This time, it’s adderall, and it sends him off the f*cking rails: at various points in this episode, he’s in full Mr. Robot mode ranting about God, picking through his vomit to find said pills, giggling incessantly about the Seinfeld episode “The Marble Rye”, or screaming in excitement on the basketball court watching a game he never cared about before. Instead of embracing the calm and quiet, he’s embracing the energy and paranoia, trying to unravel his mind by reversing the process he experiences losing it: in a very twisted way, it’s his reverse religious pilgrimage, a trip he regularly makes to try and escape the internal, invisible God who speaks truth to all his thoughts.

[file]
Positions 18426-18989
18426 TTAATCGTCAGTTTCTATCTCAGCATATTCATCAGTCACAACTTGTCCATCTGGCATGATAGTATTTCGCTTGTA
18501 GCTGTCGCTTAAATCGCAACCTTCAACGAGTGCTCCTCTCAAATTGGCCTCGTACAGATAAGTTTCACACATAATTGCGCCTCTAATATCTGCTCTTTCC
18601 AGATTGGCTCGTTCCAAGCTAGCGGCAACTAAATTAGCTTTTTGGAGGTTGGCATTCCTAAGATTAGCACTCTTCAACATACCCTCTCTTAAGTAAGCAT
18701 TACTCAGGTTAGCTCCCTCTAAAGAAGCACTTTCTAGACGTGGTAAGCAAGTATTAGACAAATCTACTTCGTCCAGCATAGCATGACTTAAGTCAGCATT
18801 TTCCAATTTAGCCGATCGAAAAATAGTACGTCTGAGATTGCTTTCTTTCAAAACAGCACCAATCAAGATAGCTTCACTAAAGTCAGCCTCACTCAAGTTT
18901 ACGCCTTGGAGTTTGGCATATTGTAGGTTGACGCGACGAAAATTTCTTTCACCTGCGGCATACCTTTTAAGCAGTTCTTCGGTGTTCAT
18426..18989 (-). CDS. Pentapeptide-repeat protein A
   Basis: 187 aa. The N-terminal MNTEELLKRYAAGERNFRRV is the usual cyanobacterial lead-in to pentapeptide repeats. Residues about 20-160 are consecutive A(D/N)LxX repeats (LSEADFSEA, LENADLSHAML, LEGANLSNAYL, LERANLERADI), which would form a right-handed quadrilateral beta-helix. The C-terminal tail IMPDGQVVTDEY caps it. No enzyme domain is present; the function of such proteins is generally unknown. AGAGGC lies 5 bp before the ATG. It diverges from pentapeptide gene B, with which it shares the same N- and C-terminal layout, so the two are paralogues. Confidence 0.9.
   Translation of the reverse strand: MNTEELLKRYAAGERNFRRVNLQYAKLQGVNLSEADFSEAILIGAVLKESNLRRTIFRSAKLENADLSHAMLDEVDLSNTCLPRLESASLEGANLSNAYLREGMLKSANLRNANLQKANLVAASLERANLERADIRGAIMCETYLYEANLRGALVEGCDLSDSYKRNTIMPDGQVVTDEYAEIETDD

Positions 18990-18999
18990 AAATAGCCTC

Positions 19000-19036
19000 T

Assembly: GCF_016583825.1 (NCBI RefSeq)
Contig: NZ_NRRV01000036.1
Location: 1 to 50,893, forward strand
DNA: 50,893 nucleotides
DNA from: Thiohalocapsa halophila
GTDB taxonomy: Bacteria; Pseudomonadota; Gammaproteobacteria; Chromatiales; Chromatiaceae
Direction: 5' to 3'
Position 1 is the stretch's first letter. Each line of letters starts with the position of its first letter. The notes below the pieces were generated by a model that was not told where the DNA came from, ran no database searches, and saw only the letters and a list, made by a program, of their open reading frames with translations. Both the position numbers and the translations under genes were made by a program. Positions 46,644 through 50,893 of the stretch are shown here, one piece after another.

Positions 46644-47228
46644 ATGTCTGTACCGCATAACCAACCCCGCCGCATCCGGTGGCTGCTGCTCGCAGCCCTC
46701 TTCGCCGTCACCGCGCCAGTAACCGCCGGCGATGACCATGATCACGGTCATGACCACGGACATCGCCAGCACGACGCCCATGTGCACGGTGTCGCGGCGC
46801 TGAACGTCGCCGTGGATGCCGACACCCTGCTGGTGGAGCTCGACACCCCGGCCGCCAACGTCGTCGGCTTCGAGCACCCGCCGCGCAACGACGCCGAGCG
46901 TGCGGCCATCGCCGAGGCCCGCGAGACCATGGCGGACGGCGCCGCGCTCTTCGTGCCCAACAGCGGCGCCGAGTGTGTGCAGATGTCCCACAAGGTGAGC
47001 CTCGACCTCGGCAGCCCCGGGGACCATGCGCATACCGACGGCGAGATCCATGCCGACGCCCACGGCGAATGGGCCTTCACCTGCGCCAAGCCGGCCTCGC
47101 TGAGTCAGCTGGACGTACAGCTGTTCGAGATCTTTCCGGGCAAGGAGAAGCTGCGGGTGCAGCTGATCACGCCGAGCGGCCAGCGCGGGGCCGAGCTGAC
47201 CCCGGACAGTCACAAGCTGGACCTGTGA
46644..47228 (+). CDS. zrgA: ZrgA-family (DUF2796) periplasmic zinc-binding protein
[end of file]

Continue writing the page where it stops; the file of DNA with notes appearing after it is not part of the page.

But old habits and cycles die hard, as we learn from Elliot’s inevitable slide back into his own unreality, the swirling laundry rainbow fading from his eyes: and as the masterfully scripted “k3rnel-pan1c.ksd” observes from every corner of its world, a break from routine hasn’t changed the inevitable. Philip Price remains a man in power, able to ignore the stress in the world around him, still buy out fancy restaurants, and announce himself as Master of the Universe. His entrenched power is perhaps the eye at the center of the Mr. Robot hurricane, the only man who appears to be sure of the world around him, and his dominance over it, to the point he has Angela contemplating whether she’s strong enough to ruin the lives of two men responsible for the environmental problems that led to her mother’s death. Try as she has to escape that path over the last six months by moving to Evil Corp, Angela seeking vengeance for her mother is still something with meaning to her, the very thing she constructs her entire reality around. In that odd way, Evil Corp has become her religion, as FSociety has become Darlene’s (chiding Trenton and Mobley for not understanding the value of the money burning incident), and Mr. Robot has become Elliot’s, even when he’s trying to erase him from his world.